Lures like the Big B52 and Halco Laser Pro 120 are ideal in the shallows and for deeper work. For deeper water swim The Judge. This lure is a favourite among Lake Monduran regulars. The most popular colour has a gold chrome body with a chrome orange back.
If you are struggling to find some action, try downsizing your offerings. Smaller lures around 80mm in length can make all the difference. Rapala Slash Baits and Tail Dancers fit this category well. Experiment with retrieves. One of the most productive can be a straight forward slow wind without pauses and twitches. The slow wind keeps the lure in front of fish for a long time and the bite sized treat is irresistible.
If you’re on your way to Monduran, be sure to call in at Foxies Barra Pro in Gin Gin. The store has all the gear you’ll need. The staff here will be able to give you a few tips and steer you in the right direction.
Accommodation can be booked through Lake Monduran Kiosk and Tackle Shop. They look after all the cabins, houses, powered and unpowered camp sites as well as the house boats and boat hire. Bookings with Guide Lines which is a guiding service specializing in Lake Monduran can also be made through the store. The kiosk’s number is (07) 41573881.
The fishing at Awoonga has been a bit slower than in previous years. Still, the lake remains Queensland’s premier barra destination. The latter half of the warm months tend to see less boat traffic and anglers pursuing the magnificent barramundi on offer. With less fishing pressure, it may mean fishing action will pick up.
Trolling deep diving lures like the Scorpion Crazy Deeps along the drop offs to the old riverbed in the lake’s main basin is a method that will produce some fish. While doing this, run a shallower 3-5m diver as well in case the fish prefer them. If diving birds are spotted, troll through them. The birds will be working bait schools and sometimes the barra will have the same idea. Late in the afternoon a good area to try is in the deep water out from the old boat ramp where the houseboats are moored when not in use.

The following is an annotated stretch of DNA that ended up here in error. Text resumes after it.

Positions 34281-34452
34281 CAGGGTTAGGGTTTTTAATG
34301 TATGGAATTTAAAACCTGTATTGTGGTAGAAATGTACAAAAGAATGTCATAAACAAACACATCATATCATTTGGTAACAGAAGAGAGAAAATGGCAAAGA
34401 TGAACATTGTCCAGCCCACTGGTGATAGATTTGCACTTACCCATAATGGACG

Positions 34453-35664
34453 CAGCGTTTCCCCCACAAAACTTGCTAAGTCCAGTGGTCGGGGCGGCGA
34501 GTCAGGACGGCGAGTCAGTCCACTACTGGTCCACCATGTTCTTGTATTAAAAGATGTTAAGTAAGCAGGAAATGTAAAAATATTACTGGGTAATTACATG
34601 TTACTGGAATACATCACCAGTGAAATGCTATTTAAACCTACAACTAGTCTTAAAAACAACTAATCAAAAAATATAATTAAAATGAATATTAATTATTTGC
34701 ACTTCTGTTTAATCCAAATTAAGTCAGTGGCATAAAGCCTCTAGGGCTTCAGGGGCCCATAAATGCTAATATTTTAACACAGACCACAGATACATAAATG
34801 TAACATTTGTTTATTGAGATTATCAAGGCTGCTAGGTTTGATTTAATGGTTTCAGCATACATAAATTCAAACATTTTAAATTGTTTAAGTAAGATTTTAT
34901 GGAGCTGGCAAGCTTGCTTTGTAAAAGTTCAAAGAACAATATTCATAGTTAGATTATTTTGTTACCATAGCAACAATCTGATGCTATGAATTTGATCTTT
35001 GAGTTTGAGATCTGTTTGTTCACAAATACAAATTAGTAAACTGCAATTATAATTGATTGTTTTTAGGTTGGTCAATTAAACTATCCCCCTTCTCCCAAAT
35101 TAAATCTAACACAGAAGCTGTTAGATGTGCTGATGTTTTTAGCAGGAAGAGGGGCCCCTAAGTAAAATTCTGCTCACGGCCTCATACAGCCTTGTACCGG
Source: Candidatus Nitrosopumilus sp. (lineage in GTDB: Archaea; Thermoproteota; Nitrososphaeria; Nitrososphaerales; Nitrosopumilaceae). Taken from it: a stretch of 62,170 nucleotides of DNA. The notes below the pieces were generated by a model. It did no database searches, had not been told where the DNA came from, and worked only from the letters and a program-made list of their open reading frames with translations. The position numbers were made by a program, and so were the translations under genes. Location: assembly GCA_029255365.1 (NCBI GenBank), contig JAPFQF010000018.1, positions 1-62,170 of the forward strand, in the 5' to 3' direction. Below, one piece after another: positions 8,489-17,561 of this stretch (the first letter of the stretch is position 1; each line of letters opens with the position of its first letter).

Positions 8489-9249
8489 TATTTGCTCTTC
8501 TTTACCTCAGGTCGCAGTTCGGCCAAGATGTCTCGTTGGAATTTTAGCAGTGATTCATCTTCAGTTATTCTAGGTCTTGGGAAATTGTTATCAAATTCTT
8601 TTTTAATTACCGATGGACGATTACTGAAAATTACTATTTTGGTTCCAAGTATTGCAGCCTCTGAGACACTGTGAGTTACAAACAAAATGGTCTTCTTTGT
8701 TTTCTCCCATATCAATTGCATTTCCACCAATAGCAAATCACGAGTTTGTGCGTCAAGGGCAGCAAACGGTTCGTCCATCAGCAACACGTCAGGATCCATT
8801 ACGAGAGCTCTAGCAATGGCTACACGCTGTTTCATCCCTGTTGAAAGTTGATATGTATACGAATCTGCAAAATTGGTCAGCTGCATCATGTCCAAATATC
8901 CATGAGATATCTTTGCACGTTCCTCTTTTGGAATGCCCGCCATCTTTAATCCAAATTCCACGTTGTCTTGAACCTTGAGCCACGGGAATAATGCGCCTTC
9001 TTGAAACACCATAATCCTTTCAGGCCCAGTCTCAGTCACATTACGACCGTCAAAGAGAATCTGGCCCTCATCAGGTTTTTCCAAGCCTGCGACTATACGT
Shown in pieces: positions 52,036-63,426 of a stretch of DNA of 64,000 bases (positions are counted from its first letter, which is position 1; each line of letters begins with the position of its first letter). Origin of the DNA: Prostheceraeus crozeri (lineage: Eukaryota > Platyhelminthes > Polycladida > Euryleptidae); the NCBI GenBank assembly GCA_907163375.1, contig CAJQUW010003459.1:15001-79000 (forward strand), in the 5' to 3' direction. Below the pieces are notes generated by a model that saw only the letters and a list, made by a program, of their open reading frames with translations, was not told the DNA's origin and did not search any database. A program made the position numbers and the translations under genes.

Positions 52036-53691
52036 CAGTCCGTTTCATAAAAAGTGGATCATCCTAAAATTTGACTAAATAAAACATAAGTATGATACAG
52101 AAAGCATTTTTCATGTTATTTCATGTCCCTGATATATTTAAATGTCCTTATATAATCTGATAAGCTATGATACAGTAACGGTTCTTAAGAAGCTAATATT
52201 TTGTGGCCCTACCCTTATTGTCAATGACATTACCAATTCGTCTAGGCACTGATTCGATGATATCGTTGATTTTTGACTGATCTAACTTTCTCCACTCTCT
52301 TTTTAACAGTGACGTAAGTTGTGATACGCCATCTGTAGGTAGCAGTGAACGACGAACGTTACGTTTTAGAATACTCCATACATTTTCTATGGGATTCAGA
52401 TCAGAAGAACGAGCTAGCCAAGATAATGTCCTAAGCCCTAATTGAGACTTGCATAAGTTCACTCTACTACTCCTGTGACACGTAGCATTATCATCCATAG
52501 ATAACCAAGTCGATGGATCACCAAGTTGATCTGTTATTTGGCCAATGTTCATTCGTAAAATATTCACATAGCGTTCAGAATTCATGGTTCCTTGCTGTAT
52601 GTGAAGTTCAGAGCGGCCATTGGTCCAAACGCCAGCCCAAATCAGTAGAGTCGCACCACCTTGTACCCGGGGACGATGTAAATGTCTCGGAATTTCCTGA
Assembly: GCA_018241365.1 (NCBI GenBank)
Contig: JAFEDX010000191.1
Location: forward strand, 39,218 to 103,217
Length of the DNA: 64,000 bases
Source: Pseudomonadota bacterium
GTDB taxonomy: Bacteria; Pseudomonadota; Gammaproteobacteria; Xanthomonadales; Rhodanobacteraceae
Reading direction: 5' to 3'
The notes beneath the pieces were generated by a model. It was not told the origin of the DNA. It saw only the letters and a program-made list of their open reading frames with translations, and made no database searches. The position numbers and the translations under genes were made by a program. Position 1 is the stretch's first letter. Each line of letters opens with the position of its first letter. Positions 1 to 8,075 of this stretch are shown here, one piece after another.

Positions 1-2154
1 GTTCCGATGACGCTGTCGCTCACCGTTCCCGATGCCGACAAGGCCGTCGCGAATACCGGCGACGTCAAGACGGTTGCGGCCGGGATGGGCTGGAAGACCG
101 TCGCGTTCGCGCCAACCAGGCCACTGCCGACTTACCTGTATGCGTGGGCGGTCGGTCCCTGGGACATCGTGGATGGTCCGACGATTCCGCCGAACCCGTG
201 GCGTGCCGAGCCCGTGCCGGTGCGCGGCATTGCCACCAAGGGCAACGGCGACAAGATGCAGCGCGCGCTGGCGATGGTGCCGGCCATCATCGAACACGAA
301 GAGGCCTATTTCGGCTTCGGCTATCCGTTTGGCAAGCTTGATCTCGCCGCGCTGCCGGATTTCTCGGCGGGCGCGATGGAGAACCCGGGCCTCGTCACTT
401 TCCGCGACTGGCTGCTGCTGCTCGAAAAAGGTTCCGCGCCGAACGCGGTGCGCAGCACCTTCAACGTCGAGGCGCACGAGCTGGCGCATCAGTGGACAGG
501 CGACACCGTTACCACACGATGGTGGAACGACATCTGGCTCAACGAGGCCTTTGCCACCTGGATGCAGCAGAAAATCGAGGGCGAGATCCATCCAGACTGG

The lake’s many weed edges and submerged weed beds will produce barra for those casting lures. Try the popular Slick Rigs and Powerbait 5” mullets. These soft plastics are pre-rigged and ready to fish straight from the pack. You may hear of anglers adding stingers and modifying them to increase their catch rate, but they will catch fish just as they come. Heavy leaders are more important when using soft plastics than when working hardbodied lures. Barra often take plastics deep and they can wear through light leaders with their abrasive mouths. I use either Vanish or Stren fluorocarbon in at least 60lb breaking strain to prevent the line chafing through.
When navigating on the lake, take care. As you head toward Dingo Island, there is a lot of shallower water out in the middle. In most areas the weed is on the surface and it gives away the presence of this shallower water. If you are unfamiliar with the area slow down and give boats that appear to be fishing submerged weed in the middle of the lake plenty of room as you go flying past.
The fishing at Proserpine has been surprisingly quiet. Unlike other dams further south, the barra survived last year’s cold winter water temperatures well. Therefore you’d expect them to be active and willing to play. All the fish are still there, it’s just a matter of time until they fire up.
Trolling lures in the deeper water of the main basin has been the most consistent way to hook into the lake’s fish. Targeting the edges of drop offs and bait schools in the main basin area will increase your chances. Deep diving lures like the Poltergeist 5m or 8m Crazy Deep Scorpions are good performers when times are tough. The Deep Purple (R24) colour has been one of the best performers.
Casting lures has been slow. There have been smaller fish taking cast lures in the shallows but better quality fish have been holding deeper. Try crankbaits in the timbered areas or soft plastics to the open points.
Lindsay Dobe runs charters on Lake Proserpine. Lindsay also owns Proserpine Bait and Tackle, which stocks all the gear to successfully target the lake’s big barra. You can call in to the store on the highway in Proserpine when you are on your way to the dam or give them a call on (07) 4945 4641.
There have been few reports of fish taken on bait and trolled lures in the past month. Golden perch to immense proportions are making up the majority of these catches.
It is the anglers casting lures that seem to be enjoying most of the action. Purple spinnerbaits, Jackall Doozers and TN70s are drawing plenty of attention. Big golden perch and monster Murray cod have been regular captures. The fish don’t jump into the boat but if you persist, you should be rewarded. Some boys from Moree ventured to the lake a while ago and managed plenty of cod with a couple over the 20kg mark.
For information about fishing and camping at Copeton Dam, contact the Copeton Waters State Park Administration Centre on (02) 6723 6269.Reads: 3792